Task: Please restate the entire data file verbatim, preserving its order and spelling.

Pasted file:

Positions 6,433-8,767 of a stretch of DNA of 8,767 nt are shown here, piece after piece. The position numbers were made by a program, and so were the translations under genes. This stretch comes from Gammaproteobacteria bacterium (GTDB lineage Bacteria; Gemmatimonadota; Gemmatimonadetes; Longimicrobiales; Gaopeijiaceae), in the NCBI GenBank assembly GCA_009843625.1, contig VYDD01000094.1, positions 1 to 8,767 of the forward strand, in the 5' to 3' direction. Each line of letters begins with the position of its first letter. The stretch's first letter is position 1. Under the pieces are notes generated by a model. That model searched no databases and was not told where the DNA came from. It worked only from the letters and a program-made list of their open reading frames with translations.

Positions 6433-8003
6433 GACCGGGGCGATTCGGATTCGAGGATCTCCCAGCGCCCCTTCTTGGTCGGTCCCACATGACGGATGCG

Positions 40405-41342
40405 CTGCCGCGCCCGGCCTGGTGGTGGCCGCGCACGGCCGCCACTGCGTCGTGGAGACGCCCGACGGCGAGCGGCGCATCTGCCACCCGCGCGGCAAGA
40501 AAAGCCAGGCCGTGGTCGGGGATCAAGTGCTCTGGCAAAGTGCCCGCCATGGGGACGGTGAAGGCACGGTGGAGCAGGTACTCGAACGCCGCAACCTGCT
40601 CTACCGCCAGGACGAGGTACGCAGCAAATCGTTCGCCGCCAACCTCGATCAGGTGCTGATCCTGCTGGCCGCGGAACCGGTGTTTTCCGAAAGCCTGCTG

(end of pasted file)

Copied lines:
Positions 6,433-8,767 of a stretch of DNA of 8,767 nt are shown here, piece after piece. The position numbers were made by a program, and so were the translations under genes. This stretch comes from Gammaproteobacteria bacterium (GTDB lineage Bacteria; Gemmatimonadota; Gemmatimonadetes; Longimicrobiales; Gaopeijiaceae), in the NCBI GenBank assembly GCA_009843625.1, contig VYDD01000094.1, positions 1 to 8,767 of the forward strand, in the 5' to 3' direction. Each line of letters begins with the position of its first letter. The stretch's first letter is position 1. Under the pieces are notes generated by a model. That model searched no databases and was not told where the DNA came from. It worked only from the letters and a program-made list of their open reading frames with translations.

Positions 6433-8003
6433 GACCGGGGCGATTCGGATTCGAGGATCTCCCAGCGCCCCTTCTTGGTCGGTCCCACATGACGGATGCG

Positions 40405-41342
40405 CTGCCGCGCCCGGCCTGGTGGTGGCCGCGCACGGCCGCCACTGCGTCGTGGAGACGCCCGACGGCGAGCGGCGCATCTGCCACCCGCGCGGCAAGA
40501 AAAGCCAGGCCGTGGTCGGGGATCAAGTGCTCTGGCAAAGTGCCCGCCATGGGGACGGTGAAGGCACGGTGGAGCAGGTACTCGAACGCCGCAACCTGCT
40601 CTACCGCCAGGACGAGGTACGCAGCAAATCGTTCGCCGCCAACCTCGATCAGGTGCTGATCCTGCTGGCCGCGGAACCGGTGTTTTCCGAAAGCCTGCTG